RailPictures.Net Photo: WW&FRy 9 Wiscasset Waterville & Farmington Steam 0-4-4T at Alna, Maine by Kevin Madore
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Since added on April 06, 2016

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Wiscasset Waterville & Farmington (more..)
Steam 0-4-4T (more..)
Alna Center Station (more..)
Alna, Maine, USA (more..)
March 25, 2016
Locomotive No./Train ID Photographer
WW&FRy 9 (more..)
Photo Mixed (more..)
Kevin Madore (more..)
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Remarks & Notes 
One very historic consist. A WW&F Mixed Train makes a brief flag stop in the tiny hamlet of Alna Center, Maine on an icy, late March afternoon. Although this just looks like a train-wedge on a cloudy day, there's a lot of history in the image you see here. Its the first time in 83 years that an authentic, mixed train, powered by an original WW&F Locomotive, has been out on the original right of way since the WW&F shut down back in 1933.

Leading the train on this day was WW&F #9, an 1891 product of Maine's own Portland Company. This locomotive served several Maine 2-Ft. railroads in a career spanning over 40 years, ending up on the WW&F just before it closed in 1933. It then spent the next 50 years in a barn in Connecticut after being saved from the scrappers by local rail enthusiasts. It recently emerged from a 10-year restoration effort by the museum in Alna.

Immediately behind the locomotive is Turner Centre Creamery Reefer #65, which was built by the museum in 2012. It is a faithful replica of a car which appears in historic photos of the line. The car contains display cases with photos and historic artifacts and normally spends its summers displayed on the waterfront in downtown Wiscasset. The car's exhibit site is adjacent to the historic location of the Turner Centre Creamery.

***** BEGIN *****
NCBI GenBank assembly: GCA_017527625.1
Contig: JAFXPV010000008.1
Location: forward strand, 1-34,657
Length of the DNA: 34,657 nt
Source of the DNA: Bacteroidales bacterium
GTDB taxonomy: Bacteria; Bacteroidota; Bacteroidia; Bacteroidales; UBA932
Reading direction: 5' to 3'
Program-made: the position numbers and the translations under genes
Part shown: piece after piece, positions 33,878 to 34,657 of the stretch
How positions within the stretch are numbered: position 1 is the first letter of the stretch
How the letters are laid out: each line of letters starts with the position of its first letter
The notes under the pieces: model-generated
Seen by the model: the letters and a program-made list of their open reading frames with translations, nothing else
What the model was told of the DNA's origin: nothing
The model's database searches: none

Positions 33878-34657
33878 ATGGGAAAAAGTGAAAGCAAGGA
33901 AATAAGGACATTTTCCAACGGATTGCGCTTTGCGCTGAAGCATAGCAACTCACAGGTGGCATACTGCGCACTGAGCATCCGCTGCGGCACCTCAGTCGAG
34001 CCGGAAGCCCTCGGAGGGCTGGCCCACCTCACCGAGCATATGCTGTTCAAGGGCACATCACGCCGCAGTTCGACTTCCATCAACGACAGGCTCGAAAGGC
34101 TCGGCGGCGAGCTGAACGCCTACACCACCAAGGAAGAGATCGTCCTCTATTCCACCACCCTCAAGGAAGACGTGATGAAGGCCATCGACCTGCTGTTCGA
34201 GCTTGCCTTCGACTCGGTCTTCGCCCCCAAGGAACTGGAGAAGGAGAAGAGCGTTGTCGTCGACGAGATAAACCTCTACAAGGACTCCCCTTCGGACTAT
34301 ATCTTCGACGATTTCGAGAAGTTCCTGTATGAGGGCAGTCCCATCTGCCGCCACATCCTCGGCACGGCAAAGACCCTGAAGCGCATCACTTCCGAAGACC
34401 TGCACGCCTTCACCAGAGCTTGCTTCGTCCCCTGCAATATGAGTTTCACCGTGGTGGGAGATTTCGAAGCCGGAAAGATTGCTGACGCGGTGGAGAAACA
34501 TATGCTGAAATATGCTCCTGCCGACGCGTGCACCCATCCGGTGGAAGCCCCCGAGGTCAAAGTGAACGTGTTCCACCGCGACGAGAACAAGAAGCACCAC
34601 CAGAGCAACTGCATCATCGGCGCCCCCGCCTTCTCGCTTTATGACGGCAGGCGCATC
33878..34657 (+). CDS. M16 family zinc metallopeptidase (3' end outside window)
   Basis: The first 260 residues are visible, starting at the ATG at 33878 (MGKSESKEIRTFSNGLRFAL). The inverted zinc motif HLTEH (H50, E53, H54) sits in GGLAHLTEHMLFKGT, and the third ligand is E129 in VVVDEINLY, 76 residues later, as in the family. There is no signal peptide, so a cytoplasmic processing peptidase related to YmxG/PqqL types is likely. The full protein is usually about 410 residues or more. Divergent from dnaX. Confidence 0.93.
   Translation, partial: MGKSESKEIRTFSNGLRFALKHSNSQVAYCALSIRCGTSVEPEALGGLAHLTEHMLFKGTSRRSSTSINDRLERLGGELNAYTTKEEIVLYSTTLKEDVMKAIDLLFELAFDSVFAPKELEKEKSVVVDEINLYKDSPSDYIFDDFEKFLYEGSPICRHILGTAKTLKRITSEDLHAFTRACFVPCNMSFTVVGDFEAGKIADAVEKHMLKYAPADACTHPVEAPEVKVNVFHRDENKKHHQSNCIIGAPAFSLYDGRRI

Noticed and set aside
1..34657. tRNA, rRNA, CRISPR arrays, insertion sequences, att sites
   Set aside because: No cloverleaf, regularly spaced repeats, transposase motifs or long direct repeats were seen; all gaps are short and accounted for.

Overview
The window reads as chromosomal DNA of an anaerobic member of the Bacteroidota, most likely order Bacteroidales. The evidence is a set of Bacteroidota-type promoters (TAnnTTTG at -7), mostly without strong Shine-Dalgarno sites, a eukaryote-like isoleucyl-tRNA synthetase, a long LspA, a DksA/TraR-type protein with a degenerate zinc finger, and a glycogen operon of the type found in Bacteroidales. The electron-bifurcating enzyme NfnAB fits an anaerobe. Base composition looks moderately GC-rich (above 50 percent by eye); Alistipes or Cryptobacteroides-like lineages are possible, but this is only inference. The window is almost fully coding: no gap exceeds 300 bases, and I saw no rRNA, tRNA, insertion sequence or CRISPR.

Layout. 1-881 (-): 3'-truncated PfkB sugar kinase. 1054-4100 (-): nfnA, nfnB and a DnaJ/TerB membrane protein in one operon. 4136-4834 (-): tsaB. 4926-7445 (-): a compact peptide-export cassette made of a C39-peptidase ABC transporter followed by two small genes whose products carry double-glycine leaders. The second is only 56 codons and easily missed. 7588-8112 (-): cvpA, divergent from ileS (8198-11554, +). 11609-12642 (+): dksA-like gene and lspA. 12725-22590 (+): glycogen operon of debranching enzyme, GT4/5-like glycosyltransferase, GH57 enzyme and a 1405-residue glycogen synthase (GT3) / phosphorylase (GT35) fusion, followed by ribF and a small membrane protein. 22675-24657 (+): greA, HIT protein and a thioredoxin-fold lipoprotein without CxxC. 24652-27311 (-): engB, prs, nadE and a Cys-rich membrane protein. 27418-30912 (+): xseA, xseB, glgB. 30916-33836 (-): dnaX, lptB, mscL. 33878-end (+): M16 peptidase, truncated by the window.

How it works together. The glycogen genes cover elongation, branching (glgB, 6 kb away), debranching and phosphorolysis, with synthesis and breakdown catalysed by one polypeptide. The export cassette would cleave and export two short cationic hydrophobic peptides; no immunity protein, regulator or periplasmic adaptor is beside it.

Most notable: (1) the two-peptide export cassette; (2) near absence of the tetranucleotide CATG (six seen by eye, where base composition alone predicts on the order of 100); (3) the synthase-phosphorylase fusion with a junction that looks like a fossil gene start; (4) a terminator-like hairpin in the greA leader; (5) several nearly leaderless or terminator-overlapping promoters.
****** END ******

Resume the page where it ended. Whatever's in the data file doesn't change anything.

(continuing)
Behind the reefer are two more original pieces of WW&F rolling stock, Boxcar 309 and Flatcar 118. Both were saved from the original railroad, spent 50 years in the barn with #9, and were restored by the WW&F Museum in recent years. Note that Flatcar 118 has stakes made of rough logs. Historic photos show that this was very typical on the WW&F.

Further back, we find Flatcar 126, which is a replica. Sitting on that flat however, is a locomotive boiler that is no replica. This just happens to be the original boiler from Engine #9, which was deemed unfit for restoration. Its inclusion in this train was an effort to replicate a historic photo depicting a locomotive boiler being transported in exactly this fashion, behind WW&F #7.

Bringing up the rear of the train is yet another original piece, Wiscasset & Quebec Coach #3. Built in 1894 by Jackson & Sharpe for the Wiscasset & Quebec, the forerunner of the WW&F, this coach was eventually sold by the WW&F to the Bridgton & Saco River Railroad in the early 1900s. It was saved from destruction by the owners of Edaville Railroad in Massachusetts and later became part of the Maine Narrow Gauge Railroad Company & Museum in Portland. Several years ago, the WW&F Museum purchased the car outright.

So yes, this photo may appear to be just another train-wedge, but to the folks at the WW&F Museum, it represents the dream of their late Founder, Harry Percival finally come true. The equipment is back on home rails for the first time in 83 years!

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Museum book

Album created by member Aaron Isaacs
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For new book Railroad Museums of North America
two foot gauge

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Gears; machinery; steam mixed with modern technology; and more.
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A look at Maine's Wiscasset Waterville & Farmington Railway Museum
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